THOMPSON-OKANAGAN - It's that time of year when families gather to share a turkey feast so here's some tips to make sure festivities remain salmonella-free.
To avoid symptoms of food poisoning such as stomach cramps, nausea, vomiting, diarrhea and fever there are four basic steps to follow.
1. When preparing any food, wash your hands and wash surfaces with warm soapy water, before and after food have been in contact. Take the time to do a proper job. Wet hands, use soap and rub together for at least 20 second before rinsing.
2. Separate raw foods such as meat and eggs from cooked foods and ready-to-eat foods.
3. Cook foods to a safe internal temperature. A simple, inexpensive digital thermometer designed for meat will do the trick. They can be purchased at department stores and some larger grocery store chains.
4. When the feast is over, get those good leftovers into the fridge before retiring to the sofa to nap it off. The fridge needs to be set at 4 Celcius (40 F) or below.
There are a few other things the government wants you to know about food safety.
Thawing a frozen bird
The safest way to get this job done is in the refridgerator. Place the bird breast side up in a clean container or on a platter to catch leaking, raw juices. o thaw poultry, place it breast side up in a clean container or platter that will hold any raw juices that may leak out. Place this container or platter on the bottom shelf of the refrigerator to prevent contaminating other foods in the refrigerator. You should defrost poultry 24 hours for each 2.5 kg (5 pounds) of bird. Cook poultry immediately after it has thawed. You can safely re-freeze defrosted poultry if the meat is still cold and ice crystals are still present.
If you choose to thaw your poultry in water it can be done in two ways:
Under cold running drinking water: Thoroughly clean and sanitize the sink before thawing the poultry. It should be wrapped in leak-proof plastic or its original wrapping to prevent cross-contamination. Run cold water on the poultry until it has thawed.
Soak the poultry in cold drinking water: Use a clean container to hold the poultry. Wrap it in leak-proof plastic to prevent cross-contamination. Place the poultry breast side down and cover with cold water. Change the water every 30 minutes to keep the surface cold. Keep doing this until the poultry is thawed.
If you thaw by microwave, cook the poultry immediately once it has thawed. Remember, to avoid cross-contamination, thoroughly wash your hands, and clean and sanitize the sink and all other utensils, dishes, and surfaces that come into contact with raw poultry and its juices.
Turkey and stuffing
If you are cooking a turkey this holiday season, make sure it is cooked properly by checking the internal temperature with a digital food thermometer. The thermometer should be inserted into the thickest part of the breast or thigh. Cook turkey to a minimum internal temperature of 85°C (185°F).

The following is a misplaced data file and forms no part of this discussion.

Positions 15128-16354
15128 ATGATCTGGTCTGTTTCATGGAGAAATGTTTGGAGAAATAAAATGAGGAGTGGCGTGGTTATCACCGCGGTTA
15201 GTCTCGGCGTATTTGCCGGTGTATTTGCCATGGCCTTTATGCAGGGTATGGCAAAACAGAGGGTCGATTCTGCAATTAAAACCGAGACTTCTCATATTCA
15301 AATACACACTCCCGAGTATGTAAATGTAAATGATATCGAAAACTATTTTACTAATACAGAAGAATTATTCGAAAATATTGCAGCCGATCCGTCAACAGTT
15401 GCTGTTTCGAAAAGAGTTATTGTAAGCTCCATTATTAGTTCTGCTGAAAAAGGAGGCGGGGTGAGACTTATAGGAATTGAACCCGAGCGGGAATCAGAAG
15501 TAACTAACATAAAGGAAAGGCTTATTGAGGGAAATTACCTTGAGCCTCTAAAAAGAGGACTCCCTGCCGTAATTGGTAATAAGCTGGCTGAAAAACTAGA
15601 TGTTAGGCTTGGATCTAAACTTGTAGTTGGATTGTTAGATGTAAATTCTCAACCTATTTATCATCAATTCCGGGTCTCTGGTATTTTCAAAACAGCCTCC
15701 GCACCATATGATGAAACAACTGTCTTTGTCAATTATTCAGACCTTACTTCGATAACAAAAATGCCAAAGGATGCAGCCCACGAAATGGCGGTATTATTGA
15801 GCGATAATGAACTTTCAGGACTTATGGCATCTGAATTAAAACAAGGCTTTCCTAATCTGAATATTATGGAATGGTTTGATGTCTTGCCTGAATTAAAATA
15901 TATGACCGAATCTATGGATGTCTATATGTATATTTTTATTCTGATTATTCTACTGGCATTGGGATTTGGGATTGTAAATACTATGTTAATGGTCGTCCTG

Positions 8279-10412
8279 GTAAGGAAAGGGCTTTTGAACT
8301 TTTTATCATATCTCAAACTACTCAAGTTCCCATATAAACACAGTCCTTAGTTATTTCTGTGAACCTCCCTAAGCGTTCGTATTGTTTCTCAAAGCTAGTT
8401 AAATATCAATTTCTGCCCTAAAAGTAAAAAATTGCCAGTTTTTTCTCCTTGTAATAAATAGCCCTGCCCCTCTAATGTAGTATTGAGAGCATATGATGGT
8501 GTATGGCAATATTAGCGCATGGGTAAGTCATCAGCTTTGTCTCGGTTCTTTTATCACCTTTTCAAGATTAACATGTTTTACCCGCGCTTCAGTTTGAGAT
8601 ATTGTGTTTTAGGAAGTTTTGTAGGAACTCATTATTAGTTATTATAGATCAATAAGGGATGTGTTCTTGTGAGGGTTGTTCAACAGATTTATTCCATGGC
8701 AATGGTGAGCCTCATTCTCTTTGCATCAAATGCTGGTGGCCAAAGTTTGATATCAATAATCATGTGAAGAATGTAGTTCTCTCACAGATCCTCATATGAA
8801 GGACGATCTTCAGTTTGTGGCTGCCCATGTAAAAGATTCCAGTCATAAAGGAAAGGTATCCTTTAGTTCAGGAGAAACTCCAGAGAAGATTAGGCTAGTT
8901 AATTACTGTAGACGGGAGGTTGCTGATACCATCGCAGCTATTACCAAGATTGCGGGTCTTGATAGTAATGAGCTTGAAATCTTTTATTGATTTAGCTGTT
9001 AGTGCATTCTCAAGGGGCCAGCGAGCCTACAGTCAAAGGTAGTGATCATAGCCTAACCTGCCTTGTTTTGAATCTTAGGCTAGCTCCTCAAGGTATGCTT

To avoid cross-contamination, cook stuffing separately—either in its own oven dish or on the stove top. If you do stuff your turkey, stuff it loosely just before roasting and remove all stuffing immediately after cooking. Cook stuffing to a minimum internal temperature of 74°C (165°F) and refrigerate within two hours of cooking.
Kids love to lick the spoon or beaters clean, but they are the ones most likely to get sick from doing it. Dough, batter or frosting that contains raw egg may also contain bacteria such as Salmonella, which can cause severe food poisoning.
Eggnog is a holiday favourite. Store-bought eggnog is pasteurized and does not require heating to kill harmful bacteria. If you decide to make eggnog at home, heat the egg-milk mixture to at least 71°C (160°F) and then refrigerate in small amounts using shallow containers so it cools quickly.
The most important food safety tip to consider when preparing a buffet meal is to keep hot foods hot and cold foods cold. To keep food hot, use warming trays, chafing dishes or crock pots. To keep food cold, put serving trays on crushed ice.
Refrigerate leftovers as soon as possible, no more than two hours from the time the food was cooked. If perishable foods have been sitting out at room temperature for more than two hours, throw them out.
Holiday food safety
Food safety tips for leftovers
Be food safe - Canadian Partnership for Consumer Food Safety Education
Food safety - Public Health Agency of Canada
Food safety - Canadian Food Inspection Agency
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